An aggrieved individual may also bring an independent cause of action in the district court based on the rights and prohibitions of the KAAD once he or she has exhausted administrative remedies. Van Scoyk, 224 Kan. at 306.
1996 Amendments to K.S.A. 44-1005
It is important to point out that the statutory provisions regarding the dismissal of matters pending before the KHRC and the necessity of filing a petition for reconsideration were substantially changed by the 1995 Kansas Legislature: The parties in this case were instructed to brief the issue of whether K.S.A. 1995 Supp. 44-1005(i) affects jurisdiction. That subsection states:
"(i) Any complaint filed pursuant to this act must be so filed within six months after the alleged act of discrimination, unless the act complained of constitutes a continuing pattern or practice of discrimination in which event it will be from the last act of discrimination. Complaints filed with the commission on or after July 1, 1996, may be dismissed by the commission on its own initiative, and shall be dismissed by the commission upon the written request of the complainant, if the commission has not issued a finding of probable cause or no probable cause or taken other administrative action dismissing the complaint within 300 days of the filing of the complaint. The commission shall mail written notice to all parties of dismissal of a complaint within five days of dismissal. Complaints filed with the commission before July 1, 1996, shall be dismissed by the commission upon the written request of the complainant, if the commission has not issued a finding of probable cause or no probable cause or taken other administrative action dismissing the complaint within 300 days of the filing of the complaint. Any such dismissal of a complaint in accordance with this section shall constitute final action by the commission which shall be deemed to exhaust all administrative remedies under the Kansas act against discrimination for the purpose of allowing subsequent filing of the matter in court by the complainant, without the requirement of filing a petition for reconsideration pursuant to K.S.A. 44-1010 and amendments thereto. Dismissal of a complaint in accordance with this section shall not be subject to appeal or judicial review by any court under the provisions of K.S.A. 44-1011 and amendments thereto. The provisions of this section shall not apply to complaints alleging discriminatory housing practices filed with the commission pursuant to K.S.A. 44-1015 et seq. and amendments thereto." L. 1995, ch. 247, § 2.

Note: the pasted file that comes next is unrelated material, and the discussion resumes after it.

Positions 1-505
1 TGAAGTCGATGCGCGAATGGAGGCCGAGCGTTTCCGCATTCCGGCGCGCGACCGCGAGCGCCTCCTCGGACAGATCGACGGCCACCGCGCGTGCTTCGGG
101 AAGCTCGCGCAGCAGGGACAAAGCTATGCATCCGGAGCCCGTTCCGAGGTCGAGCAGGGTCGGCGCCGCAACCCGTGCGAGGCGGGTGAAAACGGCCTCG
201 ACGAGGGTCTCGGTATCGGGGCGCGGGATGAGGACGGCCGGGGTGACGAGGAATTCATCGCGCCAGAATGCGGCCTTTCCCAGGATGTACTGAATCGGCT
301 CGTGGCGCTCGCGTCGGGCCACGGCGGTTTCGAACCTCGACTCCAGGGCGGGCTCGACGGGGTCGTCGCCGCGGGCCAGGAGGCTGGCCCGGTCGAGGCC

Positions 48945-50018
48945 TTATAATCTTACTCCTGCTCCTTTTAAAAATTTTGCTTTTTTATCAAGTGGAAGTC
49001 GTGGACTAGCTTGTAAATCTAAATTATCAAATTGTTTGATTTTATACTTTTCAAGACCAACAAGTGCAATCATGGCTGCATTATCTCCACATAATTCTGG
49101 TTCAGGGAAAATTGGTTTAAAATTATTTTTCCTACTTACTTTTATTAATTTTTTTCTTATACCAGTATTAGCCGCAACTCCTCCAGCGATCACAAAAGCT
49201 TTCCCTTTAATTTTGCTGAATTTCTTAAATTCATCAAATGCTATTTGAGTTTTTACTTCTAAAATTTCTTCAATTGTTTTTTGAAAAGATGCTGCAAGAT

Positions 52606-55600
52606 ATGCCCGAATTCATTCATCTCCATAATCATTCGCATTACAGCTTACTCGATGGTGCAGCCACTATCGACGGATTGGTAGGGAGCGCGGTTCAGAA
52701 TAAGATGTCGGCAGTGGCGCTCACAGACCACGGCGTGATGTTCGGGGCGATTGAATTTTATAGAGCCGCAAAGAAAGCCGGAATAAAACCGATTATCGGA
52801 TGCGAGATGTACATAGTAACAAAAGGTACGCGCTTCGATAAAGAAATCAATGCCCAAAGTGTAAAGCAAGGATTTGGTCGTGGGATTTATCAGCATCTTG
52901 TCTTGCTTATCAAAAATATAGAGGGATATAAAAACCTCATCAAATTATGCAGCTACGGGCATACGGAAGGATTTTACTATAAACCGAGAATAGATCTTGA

This provision was amended in response to a large backlog of cases before the KHRC. See testimony of Branden R. Myers, Chief Legal Counsel, Kansas Human Rights Commission, March 28, 1995, regarding S.B. 376 before the Senate Governmental Organization Committee. Because the Sandlin complaint with the KHRC was filed in July 1992, and the amendment of the statute would be deemed to be procedural and not substantive, the complaint would be subject to the statute's amended provisions.
However, as both parties argue, because a probable cause finding had been made on Sandlin's complaint and the amended statute states that complaints "shall be dismissed by the commission upon the written request of complainant, if the commission has not issued a finding of probable cause or no probable cause or taken other administrative action dismissing the complaint within three hundred days of filing the complaint," the amended provisions do not apply in this case.
Although the KHRC took longer than 300 days to issue the probable cause finding, the finding had been made and the administrative process was at work. The conditions for dismissal have not been met, and K.S.A. 1995 Supp. 44-1005(i) is not applicable to the facts of our case.